One for the Little Boy

Boy's frock ca 1762
1959.6.1, Boy's frock ca. 1762
At an event commemorating the 235th anniversary of the Fall of Fort Lee in New Jersey, I watched the re-enactors’ children playing, dressed in period style, and was reminded of children’s struggles with clothing in multiple centuries. The Rhode Island Historical Society is fortunate to own children’s clothing from the 18th and 19thcenturies, including this boy’s jacket (1959.6.1) worn by William Batter of Scituate, Rhode Island around 1762.
Wiliam Battey (1759-1842) was the son of John and Priscilla Battey, Quakers who owned a large farm in South Scituate. William grew up to own and manage a tavern on the main road that connected New York, Providence, and Boston; in 1797, he expanded the tavern and added a sign advertising “Entertainment by William Battey.” Lafayette was supposed to have stopped, and spent the night, at Battey’s tavern, and indeed a Battey child was named Lafayette in honor of the general.
Thomas Cranston
1948.1.1, Thomas Cranston
The cut of the coat or frock, with narrow sleeves and proportionally deep cuffs, follows men’s styles of the time, as seen in the Society’s ca.1755 portrait of Thomas Cranston by Joseph Blackburn (1948.1.1).
Still, the jacket is made of washable linen, and the length and fullness of the skirt suggests that this is more likely a linen frock worn before Battey was breeched, rather than a miniature frock coat. Breeching, or moving a boy from skirted garments to breeches and coats, typically took place between the ages of three and seven, and this frock have been saved to commemorate that event.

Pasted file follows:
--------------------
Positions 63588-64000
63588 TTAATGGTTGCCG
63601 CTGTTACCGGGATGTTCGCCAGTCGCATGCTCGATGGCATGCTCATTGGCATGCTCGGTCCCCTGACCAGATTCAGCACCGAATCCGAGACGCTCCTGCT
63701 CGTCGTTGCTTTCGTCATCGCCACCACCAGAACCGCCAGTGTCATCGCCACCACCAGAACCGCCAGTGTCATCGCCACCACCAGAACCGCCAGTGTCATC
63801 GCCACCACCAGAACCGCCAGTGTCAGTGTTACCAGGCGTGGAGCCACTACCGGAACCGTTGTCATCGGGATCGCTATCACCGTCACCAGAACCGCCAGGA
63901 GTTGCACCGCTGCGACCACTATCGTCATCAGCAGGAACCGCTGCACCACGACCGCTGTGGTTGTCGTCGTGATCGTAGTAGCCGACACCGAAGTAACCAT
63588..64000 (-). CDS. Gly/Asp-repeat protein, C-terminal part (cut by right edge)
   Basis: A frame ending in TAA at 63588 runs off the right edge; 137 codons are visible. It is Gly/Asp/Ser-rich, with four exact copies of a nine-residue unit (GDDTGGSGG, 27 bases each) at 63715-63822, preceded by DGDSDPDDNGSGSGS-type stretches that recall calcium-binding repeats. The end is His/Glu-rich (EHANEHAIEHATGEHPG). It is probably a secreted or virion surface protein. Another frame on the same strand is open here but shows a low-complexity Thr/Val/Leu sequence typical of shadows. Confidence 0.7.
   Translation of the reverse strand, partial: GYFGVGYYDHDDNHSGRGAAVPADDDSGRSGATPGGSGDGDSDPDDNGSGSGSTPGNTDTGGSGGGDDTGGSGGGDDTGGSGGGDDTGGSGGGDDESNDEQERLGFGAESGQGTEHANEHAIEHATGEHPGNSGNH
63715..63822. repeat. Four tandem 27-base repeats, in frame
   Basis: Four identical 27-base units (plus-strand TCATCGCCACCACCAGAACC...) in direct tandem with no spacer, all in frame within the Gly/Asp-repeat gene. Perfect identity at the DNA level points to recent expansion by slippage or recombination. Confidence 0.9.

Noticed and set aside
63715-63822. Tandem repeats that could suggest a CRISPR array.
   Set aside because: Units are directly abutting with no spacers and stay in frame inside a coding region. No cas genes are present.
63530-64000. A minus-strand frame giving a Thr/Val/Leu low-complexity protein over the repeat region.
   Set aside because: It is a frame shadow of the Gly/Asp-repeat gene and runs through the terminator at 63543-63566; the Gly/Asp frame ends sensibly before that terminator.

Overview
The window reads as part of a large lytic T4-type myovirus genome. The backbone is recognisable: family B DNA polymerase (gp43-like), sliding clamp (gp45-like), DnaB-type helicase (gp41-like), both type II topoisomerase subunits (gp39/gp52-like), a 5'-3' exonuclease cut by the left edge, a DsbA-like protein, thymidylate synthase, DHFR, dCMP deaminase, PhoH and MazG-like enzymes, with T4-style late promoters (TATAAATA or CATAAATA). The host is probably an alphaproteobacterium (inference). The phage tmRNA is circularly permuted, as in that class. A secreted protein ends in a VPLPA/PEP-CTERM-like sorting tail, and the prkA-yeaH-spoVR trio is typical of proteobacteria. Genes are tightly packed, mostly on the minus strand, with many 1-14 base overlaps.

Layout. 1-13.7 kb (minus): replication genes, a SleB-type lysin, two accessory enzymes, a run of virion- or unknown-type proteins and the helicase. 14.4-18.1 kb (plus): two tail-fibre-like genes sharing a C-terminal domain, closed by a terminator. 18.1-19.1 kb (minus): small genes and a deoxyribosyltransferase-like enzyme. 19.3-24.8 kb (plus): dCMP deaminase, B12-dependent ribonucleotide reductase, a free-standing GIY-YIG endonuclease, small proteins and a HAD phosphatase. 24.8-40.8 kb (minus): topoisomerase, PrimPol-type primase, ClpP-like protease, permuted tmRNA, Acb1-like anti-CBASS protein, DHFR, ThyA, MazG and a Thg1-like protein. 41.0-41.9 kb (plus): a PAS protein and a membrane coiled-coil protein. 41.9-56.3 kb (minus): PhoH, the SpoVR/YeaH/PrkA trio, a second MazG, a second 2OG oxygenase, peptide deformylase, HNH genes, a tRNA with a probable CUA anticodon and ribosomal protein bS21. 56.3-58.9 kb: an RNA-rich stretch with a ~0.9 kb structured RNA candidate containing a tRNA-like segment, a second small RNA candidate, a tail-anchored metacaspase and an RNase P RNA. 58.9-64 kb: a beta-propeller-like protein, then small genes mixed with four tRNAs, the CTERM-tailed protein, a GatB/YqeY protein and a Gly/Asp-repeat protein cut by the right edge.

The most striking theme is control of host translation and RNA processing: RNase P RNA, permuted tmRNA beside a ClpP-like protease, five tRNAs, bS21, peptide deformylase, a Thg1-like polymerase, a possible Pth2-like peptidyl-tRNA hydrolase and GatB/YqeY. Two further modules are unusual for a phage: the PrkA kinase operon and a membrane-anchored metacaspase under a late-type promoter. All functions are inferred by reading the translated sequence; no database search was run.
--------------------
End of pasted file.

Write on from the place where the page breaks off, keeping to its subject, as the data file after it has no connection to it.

Back view, 1959.6.1
Back view, 1959.6.1
By the middle of the 18th century, children’s clothes had grown less restrictive and more conducive to movement, play, and washing, than earlier garments had been. We can imagine a very young boy running around a farmhouse in Scituate in this frock, skirts flying; the stylish back is cut to take advantage of the stripes in forming a chevron, and the overall effect is graphically striking. Other frocks from this time are striped, and examples exist at Williamsburg of very similar, though made of  finer fabric, garments.
By the end of the century, many young boys were wearing small breeches or trousers and coats, or short jackets with button-on trousers, rather than frocks. We are lucky indeed to have this garment to help us understand the daily life of the past.

One thought on “One for the Little Boy

  1. Joseph Blackburn is so known for the Style and Poise of a Colonial American Portrait Painter. Thanks for mentioning Joseph Blackburn in your blog.

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